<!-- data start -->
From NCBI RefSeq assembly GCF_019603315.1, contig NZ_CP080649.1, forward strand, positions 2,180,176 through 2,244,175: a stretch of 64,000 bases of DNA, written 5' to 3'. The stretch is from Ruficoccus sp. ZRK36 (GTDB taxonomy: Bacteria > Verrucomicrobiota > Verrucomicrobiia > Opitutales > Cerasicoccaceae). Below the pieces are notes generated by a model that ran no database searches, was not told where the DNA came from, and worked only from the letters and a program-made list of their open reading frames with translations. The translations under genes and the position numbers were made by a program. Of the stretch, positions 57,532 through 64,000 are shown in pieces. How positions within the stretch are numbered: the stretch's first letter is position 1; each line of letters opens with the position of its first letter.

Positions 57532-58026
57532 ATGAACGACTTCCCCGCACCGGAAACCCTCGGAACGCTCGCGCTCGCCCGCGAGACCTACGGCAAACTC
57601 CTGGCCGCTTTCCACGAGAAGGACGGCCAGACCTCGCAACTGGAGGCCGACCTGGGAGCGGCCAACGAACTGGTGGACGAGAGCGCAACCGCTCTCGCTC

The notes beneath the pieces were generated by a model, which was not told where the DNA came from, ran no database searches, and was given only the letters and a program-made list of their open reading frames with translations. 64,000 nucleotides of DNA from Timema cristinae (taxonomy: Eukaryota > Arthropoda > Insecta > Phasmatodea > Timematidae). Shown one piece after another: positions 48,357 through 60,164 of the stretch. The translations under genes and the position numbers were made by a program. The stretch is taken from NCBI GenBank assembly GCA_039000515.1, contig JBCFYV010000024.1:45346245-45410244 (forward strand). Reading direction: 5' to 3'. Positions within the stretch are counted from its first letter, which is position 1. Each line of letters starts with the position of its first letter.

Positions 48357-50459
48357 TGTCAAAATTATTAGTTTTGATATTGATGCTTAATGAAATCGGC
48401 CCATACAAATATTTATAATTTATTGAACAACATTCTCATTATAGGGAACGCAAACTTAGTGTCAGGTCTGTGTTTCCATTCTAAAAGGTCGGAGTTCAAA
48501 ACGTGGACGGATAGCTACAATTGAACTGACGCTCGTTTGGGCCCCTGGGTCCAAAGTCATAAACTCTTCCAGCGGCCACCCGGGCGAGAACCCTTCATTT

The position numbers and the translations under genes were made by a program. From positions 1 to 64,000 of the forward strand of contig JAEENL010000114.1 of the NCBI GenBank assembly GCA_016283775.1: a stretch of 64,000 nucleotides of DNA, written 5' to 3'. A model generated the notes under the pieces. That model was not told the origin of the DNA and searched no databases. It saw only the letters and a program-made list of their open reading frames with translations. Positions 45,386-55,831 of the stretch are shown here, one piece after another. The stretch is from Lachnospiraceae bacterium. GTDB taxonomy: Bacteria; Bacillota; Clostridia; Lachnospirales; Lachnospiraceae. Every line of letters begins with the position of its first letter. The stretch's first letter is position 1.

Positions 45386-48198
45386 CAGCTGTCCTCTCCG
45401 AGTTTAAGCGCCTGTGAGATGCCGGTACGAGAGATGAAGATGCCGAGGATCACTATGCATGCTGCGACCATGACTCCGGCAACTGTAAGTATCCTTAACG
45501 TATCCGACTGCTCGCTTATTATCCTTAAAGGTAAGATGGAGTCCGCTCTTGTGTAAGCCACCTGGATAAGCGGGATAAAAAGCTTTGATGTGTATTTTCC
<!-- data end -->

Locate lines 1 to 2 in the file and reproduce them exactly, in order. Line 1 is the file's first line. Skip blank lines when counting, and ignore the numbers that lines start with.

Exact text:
From NCBI RefSeq assembly GCF_019603315.1, contig NZ_CP080649.1, forward strand, positions 2,180,176 through 2,244,175: a stretch of 64,000 bases of DNA, written 5' to 3'. The stretch is from Ruficoccus sp. ZRK36 (GTDB taxonomy: Bacteria > Verrucomicrobiota > Verrucomicrobiia > Opitutales > Cerasicoccaceae). Below the pieces are notes generated by a model that ran no database searches, was not told where the DNA came from, and worked only from the letters and a program-made list of their open reading frames with translations. The translations under genes and the position numbers were made by a program. Of the stretch, positions 57,532 through 64,000 are shown in pieces. How positions within the stretch are numbered: the stretch's first letter is position 1; each line of letters opens with the position of its first letter.

Positions 57532-58026